underwater tunnel

Tunnels are one of greatest masterpiece of architecture that the human race has ever built. It has saved a lot of time and money for transporting of materials and its use as a commutation option as well. Building tunnels on land surface are much easier as compared to the underwater tunnel. Underwater tunnel as a whole involves more labor, time and money than normal tunnels.

The oldest underwater tunnel ever built was that on river Thames also known as Thames tunnel. It is 0.44 km long and took almost a decade to build as the technology available at that time was very obsolete. It involved a lot of human labor and very few machines were available at that time for reducing the amount of work that goes into the building of such tunnels.

Underwater tunnel

The longest underwater tunnel ever built is Seikan Tunnel which is located beneath Tsugaru Strait. It has the length of 53.9 km and connects Hokkaido Island to Aomori Prefecture. The underwater tunnel was built in the year 1988. it took Japan almost 3 years to build this tunnel as the technology in Japan is very much advanced as compared to other parts of the world.
Also Read: How are bridge columns built underwater?

The main advantages of underwater tunnels are that it allows ships to pass above them while still serving as a commutation option for others to use. It is very fast to commute rather than using the traditional water route. Connect two or more places which otherwise would only have been possible by air or by boats/ships.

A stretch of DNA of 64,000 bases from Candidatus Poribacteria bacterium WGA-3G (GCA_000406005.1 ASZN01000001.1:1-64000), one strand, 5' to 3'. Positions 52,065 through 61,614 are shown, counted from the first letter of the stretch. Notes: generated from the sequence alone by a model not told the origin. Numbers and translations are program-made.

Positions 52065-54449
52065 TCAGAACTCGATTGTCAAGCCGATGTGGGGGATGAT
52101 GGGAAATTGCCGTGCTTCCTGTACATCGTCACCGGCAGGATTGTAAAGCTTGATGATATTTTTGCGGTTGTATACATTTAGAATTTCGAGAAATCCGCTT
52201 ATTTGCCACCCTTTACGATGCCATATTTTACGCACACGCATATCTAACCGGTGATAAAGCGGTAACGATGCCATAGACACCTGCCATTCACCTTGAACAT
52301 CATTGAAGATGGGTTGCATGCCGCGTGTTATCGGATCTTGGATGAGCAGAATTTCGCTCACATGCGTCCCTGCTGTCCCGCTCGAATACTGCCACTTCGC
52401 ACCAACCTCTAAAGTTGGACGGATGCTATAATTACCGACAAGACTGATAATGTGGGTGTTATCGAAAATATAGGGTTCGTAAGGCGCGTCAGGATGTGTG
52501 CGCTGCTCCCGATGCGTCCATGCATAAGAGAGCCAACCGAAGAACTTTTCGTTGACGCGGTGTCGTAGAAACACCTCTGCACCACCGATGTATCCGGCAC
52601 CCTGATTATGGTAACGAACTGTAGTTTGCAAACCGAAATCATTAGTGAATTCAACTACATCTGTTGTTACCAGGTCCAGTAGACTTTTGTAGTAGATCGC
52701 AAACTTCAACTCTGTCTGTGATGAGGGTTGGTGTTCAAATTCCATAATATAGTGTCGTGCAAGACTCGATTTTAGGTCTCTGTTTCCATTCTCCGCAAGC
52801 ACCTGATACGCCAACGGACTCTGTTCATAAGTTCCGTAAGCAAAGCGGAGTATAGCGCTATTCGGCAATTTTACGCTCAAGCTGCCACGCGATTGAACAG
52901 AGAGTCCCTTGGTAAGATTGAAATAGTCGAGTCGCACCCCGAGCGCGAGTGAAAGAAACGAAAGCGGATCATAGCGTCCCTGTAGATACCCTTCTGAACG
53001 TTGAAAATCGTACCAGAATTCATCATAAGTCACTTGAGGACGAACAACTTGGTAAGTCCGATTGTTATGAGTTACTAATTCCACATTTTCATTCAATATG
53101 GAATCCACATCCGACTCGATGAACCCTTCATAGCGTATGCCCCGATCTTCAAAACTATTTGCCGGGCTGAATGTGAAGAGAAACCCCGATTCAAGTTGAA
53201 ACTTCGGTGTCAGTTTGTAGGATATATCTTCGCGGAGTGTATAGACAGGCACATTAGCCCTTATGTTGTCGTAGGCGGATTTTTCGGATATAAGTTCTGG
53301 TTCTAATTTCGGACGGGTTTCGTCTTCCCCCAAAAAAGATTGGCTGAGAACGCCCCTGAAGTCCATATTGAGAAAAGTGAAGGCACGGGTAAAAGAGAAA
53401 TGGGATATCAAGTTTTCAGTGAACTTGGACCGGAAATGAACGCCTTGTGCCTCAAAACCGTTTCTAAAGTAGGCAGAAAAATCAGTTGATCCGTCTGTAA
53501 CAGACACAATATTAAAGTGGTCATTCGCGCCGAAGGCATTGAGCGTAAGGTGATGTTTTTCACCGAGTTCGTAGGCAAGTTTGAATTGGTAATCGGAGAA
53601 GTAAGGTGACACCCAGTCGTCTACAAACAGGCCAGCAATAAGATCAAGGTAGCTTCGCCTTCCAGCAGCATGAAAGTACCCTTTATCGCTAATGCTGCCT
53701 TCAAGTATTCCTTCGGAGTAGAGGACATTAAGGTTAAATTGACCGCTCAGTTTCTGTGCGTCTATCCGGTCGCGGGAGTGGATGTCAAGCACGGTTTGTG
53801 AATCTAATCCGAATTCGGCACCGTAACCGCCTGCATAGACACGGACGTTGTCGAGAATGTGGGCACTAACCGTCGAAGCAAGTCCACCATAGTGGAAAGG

Moreover, It provides the opportunity to see the real-time sea life also if the walls used are transparent in nature. It often comes to our mind as to when and how such underwater tunnels might have been built? The answer to this question dates back to the year 1818, when Marc Brunel, a French inventor built a device called TBM or Tunnel Boring Machine. They are also called moles.

Tunnel boring machines were used to bore sand out of a water body, giving a chance to the manual labors to simultaneously fill the area with cement and build walls around the dug up area. This way they were able to stop the flow of water and take out excess water from the tunnel area for the further building process.

Nowadays, more advanced technologies are used to build an underwater tunnel which gives the builders a chance to perform several processes of digging up of soil and filling the area with cement and steel simultaneously in order to complete the work in a record time. The most common method involves digging up of a trench in the seabed or river bed. Then the related building material such as steel and cement is sunk into this water bed and any excess water is taken out by use of heavy duty pumps. This process is carried out in many phases and finally, the different parts are connected together to form a tunnel.

underwater tunnel

Although the underwater tunnel involves a great amount of time and labor but the purpose they serve outnumbers all these constraint factors. Imagine a world without these tunnels. How much time would humans have lost in crossing the riverbeds by boats and ferries?
Also Read: How are bridge columns built underwater?

Instead, these tunnels even act as a medium to transport materials and people along with other services like ferries and boats which often pass over them. Moreover, the time they save can never be neglected by looking at the various feasibility options available in waterborne transports nowadays.

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